Updated: January 27, 2021 8:12:52 am
Despite witnessing a surge in Covid-19 cases and initiating a fresh lockdown, Israel’s strategy of vaccinating its population against Covid-19 earlier than other nations is beginning to show potentially promising results. Preliminary data released by various agencies offers a glimpse into how effectively it has been able to protect those vulnerable to the contagious virus by speeding up access to a vaccine.
Israel’s vaccination strategy explained
Israel began vaccinating its population on December 19 after procuring “hundreds of thousands” of vaccines for an undisclosed amount–reportedly a premium–from Pfizer and BioNTech. The government at the time had announced that “millions” more were to arrive in the country “in the near future”.
The country’s Ministry of Health, along with Teva Pharmaceuticals subsidiary S.L.A., was in charge of storing these vaccines in their required deep-freeze temperatures. The vaccines were provided to health maintenance organisations (HMOs) as well as vaccination sites “according to the rate of roll out”.
Israel’s priority for vaccinations were initially those aged 60 years and older and healthcare workers, but the country has over time expanded this coverage to include those aged 40 years and above as well as students between the ages of 16-18 years (including 12th grade pupils over 18 years old). According to the government, even pregnant women and women planning to get pregnant can also get the vaccine. The country aims to vaccinate a majority of its population in the first stage, barring children under 16 years old, recovered and current patients and those with a history of severe allergic reactions.
As of January 25, Israel has administered over 3.96 million doses of Pfizer-BioNTech’s vaccine to its population, according to its health minister Yuli Edelstein. This includes 1.26 million in second doses that the population is required to take around 21 days after the first shot.
What does the data show?
According to reports, the country’s health ministry has shared that only 63 of 428,000 Israelis had contracted Covid-19 a week after receiving their second dose. Before this, an analysis by Maccabi Healthcare Services (one of the country’s active HMOs) showed a “significant” decrease in infections among those aged 60 years and above. The HMO had collected these insights from 50,777 vaccinated people in this age group on the 23rd day of vaccination–two days after they had received their second dose. According to its latest real-time monitoring report of Covid-19 vaccinations, which is preliminary, the HMO observed a decrease of “more than 60%” in the number of new hospitalised patients.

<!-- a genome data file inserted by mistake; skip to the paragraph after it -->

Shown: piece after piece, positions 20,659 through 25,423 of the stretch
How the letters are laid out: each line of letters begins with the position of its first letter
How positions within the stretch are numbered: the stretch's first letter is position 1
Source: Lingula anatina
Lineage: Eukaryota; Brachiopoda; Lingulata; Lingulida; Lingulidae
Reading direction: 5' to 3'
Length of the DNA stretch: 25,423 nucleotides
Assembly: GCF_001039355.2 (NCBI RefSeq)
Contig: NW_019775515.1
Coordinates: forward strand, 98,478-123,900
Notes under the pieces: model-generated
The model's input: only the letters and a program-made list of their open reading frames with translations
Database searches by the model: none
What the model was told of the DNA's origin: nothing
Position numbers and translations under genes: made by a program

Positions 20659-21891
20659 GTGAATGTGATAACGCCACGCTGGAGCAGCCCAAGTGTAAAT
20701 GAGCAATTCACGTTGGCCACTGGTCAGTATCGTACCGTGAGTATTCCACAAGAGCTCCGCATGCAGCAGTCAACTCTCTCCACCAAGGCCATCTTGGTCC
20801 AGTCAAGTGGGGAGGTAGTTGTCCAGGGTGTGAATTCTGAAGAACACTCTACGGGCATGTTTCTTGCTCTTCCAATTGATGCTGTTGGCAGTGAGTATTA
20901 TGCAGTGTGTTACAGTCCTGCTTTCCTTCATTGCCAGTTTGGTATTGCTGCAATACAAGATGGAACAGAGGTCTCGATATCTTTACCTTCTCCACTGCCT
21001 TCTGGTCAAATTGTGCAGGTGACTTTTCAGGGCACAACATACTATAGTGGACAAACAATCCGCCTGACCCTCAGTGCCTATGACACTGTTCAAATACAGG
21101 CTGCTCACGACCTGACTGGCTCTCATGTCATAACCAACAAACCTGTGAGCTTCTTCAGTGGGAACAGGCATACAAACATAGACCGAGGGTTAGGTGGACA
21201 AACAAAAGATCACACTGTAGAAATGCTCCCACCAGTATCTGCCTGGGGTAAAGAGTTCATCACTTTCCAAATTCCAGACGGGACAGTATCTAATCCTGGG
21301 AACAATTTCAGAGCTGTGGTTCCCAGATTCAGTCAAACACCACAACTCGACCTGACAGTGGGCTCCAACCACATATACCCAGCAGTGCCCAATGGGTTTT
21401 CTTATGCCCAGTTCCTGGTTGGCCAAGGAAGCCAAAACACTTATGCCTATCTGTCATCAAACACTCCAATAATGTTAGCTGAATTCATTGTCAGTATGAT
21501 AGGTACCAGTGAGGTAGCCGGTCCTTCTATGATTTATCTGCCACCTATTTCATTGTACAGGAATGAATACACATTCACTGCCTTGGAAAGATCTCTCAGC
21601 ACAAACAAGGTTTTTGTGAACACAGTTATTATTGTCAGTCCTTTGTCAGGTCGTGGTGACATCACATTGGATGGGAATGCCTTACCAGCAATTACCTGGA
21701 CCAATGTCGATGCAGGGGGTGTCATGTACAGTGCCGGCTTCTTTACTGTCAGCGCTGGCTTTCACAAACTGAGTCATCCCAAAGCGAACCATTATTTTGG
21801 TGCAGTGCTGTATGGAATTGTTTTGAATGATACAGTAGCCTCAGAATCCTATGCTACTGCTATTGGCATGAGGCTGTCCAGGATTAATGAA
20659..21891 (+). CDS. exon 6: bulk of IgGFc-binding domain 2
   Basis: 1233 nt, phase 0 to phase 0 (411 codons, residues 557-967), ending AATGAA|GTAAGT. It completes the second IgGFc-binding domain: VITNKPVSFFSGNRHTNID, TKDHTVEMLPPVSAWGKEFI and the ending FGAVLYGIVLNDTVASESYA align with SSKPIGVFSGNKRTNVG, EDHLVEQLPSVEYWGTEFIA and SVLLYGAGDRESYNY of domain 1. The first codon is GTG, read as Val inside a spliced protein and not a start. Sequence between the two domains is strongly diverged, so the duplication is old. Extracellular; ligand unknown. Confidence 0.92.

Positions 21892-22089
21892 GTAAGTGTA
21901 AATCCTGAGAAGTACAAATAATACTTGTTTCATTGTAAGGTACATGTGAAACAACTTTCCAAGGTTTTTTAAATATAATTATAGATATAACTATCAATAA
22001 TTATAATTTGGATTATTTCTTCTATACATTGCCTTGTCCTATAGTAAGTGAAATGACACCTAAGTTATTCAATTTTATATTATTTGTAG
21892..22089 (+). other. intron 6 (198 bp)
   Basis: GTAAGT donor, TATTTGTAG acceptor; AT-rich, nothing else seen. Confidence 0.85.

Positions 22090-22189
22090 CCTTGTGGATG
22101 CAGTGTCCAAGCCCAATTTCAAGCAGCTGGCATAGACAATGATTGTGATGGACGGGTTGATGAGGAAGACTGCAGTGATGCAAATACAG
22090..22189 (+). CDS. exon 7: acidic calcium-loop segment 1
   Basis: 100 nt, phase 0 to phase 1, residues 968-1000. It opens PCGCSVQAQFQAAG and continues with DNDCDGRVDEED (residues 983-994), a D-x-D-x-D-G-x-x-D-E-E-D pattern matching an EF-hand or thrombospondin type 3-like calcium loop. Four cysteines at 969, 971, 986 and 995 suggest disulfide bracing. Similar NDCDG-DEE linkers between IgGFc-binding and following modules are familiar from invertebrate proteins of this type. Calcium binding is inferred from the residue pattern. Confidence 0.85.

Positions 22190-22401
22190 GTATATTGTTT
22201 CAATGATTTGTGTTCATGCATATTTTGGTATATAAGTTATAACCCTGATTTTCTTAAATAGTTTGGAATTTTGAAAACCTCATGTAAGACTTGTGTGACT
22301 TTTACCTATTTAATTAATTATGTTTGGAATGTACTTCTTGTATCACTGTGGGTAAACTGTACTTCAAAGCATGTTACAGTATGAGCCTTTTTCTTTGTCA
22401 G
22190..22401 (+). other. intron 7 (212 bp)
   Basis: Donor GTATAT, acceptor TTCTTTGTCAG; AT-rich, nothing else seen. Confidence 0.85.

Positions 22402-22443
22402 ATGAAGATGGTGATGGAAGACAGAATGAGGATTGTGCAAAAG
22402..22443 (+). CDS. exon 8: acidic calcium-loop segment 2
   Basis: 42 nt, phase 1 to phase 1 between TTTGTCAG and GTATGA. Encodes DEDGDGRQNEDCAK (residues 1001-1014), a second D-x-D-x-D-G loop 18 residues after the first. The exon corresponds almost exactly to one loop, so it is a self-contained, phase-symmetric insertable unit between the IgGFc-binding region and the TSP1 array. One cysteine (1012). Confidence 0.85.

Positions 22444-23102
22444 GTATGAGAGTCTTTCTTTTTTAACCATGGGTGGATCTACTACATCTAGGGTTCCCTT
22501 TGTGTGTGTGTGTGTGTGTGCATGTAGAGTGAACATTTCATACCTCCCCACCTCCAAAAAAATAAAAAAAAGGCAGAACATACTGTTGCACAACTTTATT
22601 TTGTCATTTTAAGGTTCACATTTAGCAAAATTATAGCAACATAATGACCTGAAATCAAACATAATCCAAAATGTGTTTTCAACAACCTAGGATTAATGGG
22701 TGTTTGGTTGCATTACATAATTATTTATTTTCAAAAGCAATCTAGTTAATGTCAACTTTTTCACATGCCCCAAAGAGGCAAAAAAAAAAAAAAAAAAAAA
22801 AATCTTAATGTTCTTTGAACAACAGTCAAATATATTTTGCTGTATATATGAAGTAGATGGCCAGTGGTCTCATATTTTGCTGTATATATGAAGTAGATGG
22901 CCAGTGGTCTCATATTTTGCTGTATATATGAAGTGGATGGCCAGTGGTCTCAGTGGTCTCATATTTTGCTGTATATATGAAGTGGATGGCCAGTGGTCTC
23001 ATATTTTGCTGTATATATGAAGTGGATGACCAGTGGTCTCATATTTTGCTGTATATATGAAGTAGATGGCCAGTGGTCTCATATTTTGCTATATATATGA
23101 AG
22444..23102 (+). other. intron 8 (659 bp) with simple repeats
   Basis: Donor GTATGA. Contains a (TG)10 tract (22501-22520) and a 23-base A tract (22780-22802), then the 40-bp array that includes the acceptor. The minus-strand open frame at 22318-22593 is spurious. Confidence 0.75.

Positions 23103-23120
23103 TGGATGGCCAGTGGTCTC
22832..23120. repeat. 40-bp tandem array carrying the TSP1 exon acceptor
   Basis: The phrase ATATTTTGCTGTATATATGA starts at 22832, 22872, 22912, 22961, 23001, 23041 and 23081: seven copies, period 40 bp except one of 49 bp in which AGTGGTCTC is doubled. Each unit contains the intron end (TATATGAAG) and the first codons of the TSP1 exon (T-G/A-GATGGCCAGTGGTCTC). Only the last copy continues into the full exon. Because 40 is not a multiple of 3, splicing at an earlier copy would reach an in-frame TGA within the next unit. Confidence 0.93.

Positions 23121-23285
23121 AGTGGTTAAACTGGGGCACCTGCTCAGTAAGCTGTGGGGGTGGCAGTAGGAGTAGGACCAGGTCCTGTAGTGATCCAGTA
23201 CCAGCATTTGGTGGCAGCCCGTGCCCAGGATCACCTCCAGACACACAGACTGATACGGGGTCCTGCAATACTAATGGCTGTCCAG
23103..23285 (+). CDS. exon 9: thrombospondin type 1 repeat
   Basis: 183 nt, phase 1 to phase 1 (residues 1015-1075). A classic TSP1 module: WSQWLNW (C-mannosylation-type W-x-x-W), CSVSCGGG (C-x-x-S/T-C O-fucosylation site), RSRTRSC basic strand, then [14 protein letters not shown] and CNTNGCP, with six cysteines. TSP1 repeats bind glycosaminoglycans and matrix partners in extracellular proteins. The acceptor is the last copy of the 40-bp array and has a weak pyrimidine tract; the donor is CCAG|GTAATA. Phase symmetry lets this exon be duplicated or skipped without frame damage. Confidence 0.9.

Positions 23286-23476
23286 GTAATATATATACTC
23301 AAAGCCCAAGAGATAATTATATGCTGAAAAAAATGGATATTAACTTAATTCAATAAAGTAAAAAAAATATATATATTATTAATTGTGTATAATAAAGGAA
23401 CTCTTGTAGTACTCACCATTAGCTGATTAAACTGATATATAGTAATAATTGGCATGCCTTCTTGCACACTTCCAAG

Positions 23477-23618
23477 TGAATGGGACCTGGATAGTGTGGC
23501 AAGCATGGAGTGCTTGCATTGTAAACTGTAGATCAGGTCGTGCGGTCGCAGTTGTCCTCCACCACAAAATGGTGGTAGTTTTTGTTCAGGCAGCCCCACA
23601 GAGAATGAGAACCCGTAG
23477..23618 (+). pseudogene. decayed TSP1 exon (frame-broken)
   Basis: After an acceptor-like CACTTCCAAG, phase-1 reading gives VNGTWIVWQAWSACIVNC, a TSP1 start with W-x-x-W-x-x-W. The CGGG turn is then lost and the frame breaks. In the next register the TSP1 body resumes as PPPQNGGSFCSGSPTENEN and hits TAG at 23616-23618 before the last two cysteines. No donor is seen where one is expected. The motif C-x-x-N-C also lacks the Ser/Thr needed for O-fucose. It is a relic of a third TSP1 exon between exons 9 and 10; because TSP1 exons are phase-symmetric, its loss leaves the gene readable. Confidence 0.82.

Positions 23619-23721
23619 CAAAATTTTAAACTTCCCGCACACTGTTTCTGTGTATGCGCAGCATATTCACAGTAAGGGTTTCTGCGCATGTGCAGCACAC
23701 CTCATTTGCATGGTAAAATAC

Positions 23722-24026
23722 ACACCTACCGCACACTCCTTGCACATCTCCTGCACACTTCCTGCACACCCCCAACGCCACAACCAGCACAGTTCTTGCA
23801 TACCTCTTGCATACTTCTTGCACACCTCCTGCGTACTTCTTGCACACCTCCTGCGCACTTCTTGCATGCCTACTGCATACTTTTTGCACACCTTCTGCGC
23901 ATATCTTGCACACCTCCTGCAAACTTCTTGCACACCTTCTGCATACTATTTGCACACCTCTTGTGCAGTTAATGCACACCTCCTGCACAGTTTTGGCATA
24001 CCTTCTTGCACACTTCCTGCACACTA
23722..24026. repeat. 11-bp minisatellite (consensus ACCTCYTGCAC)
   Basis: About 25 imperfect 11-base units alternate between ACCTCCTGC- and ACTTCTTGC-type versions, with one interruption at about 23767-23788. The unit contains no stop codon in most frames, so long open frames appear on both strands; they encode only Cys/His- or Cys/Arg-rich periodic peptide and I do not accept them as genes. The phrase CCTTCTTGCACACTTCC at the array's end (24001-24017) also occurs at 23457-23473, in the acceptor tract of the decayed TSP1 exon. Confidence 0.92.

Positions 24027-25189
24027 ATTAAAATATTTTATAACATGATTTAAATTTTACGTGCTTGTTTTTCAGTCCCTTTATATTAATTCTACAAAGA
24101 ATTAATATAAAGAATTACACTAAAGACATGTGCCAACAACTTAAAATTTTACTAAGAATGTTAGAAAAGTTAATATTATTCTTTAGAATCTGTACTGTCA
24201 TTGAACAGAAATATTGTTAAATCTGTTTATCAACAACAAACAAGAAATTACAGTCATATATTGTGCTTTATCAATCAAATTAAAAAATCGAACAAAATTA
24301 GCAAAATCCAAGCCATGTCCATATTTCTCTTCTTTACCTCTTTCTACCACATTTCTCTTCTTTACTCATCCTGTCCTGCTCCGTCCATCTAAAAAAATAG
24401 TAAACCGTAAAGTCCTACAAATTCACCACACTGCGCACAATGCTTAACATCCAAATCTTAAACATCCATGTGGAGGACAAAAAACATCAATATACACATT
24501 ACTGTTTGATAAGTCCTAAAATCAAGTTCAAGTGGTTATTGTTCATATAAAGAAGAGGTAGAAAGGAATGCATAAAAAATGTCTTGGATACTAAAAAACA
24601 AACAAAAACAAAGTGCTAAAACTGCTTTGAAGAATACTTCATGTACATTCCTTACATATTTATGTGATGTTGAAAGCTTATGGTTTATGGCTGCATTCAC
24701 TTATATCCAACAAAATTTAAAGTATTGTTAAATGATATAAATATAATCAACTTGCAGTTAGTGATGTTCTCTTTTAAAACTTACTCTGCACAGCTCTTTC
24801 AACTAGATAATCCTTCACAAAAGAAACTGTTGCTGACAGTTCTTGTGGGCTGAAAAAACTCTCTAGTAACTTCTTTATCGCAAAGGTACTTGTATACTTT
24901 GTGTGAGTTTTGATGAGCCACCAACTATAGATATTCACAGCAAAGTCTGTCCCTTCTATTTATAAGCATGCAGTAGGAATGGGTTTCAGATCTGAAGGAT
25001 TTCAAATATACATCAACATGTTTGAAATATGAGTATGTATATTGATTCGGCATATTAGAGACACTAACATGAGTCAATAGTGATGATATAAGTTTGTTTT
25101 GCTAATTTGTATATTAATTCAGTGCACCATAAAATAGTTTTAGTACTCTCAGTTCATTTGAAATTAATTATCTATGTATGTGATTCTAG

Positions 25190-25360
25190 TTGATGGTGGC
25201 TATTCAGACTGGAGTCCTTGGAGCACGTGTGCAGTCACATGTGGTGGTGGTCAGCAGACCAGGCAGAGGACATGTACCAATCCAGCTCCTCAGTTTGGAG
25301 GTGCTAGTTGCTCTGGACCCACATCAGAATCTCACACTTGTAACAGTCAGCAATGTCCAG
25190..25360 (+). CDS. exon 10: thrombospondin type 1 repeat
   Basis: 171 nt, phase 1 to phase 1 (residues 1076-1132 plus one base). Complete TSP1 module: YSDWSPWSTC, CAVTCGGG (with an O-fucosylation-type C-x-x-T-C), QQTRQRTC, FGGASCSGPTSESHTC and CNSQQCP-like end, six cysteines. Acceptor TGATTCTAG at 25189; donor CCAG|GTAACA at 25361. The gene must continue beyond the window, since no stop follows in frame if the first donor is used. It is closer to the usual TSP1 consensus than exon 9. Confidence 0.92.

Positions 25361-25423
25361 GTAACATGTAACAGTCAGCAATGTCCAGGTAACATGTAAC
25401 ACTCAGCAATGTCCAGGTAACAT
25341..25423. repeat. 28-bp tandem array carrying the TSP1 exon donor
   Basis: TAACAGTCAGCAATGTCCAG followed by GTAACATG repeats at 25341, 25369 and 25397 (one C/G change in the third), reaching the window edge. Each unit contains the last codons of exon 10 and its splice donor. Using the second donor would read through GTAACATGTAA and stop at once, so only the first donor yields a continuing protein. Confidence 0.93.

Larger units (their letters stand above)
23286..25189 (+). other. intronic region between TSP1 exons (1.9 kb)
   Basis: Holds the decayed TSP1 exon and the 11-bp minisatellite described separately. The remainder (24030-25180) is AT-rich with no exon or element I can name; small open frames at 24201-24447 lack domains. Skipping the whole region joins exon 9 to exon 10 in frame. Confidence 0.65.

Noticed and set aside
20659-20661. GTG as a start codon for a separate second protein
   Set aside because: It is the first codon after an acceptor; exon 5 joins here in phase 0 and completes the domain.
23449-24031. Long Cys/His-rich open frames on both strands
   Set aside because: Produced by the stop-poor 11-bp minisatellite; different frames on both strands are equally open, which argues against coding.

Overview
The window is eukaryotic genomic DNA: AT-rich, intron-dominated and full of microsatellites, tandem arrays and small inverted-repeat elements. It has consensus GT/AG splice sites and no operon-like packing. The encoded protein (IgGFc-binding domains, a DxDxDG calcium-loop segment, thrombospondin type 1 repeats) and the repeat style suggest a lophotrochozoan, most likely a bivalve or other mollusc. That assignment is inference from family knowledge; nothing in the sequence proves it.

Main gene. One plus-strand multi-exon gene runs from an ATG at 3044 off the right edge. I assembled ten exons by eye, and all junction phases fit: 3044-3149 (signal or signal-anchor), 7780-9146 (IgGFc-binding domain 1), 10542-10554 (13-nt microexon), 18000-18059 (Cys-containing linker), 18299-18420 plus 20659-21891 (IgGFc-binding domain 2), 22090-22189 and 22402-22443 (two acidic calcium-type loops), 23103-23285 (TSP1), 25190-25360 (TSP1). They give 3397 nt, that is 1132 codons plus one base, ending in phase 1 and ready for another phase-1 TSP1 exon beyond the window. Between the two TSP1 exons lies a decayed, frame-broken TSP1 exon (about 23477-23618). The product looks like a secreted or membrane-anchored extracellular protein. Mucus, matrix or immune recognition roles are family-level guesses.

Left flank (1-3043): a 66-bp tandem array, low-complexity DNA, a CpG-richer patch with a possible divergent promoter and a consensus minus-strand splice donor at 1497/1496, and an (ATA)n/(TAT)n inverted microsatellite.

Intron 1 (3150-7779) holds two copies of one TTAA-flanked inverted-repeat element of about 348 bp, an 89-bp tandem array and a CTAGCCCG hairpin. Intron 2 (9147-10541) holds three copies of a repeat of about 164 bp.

Maccabi reportedly released follow up data more than a week after 128,600 people had received their second dose, which showed that only 20 had contracted the virus.
What are the caveats?
This data is preliminary in nature. In addition to this, there is little clarity on what factors were considered while analysing the data.
Another matter of potential concern is the rising number of cases around the world with new Covid-19 strains from countries like the UK and South Africa. As per a New York Times report, Pfizer-BioNTech and Moderna have reported that their vaccines are still effective against these newer strains, but offer less protection against the South African variant.
How is India’s vaccination programme progressing?
India began vaccinating healthcare workers on priority on January 16. So far, over 2 million healthcare workers across the country have received one of two vaccines–Covishield by Serum Institute of India and Covaxin by Bharat Biotech. Depending on the vaccine, the healthcare workers will be receiving their second dose in a span of 4-6 weeks after the first dose.
The government has procured around 16.5 million doses of vaccines for its vaccination target population, and will be procuring more over time.
In terms of newer strains, the country has been reporting a rising number of cases with the UK variant of the virus.
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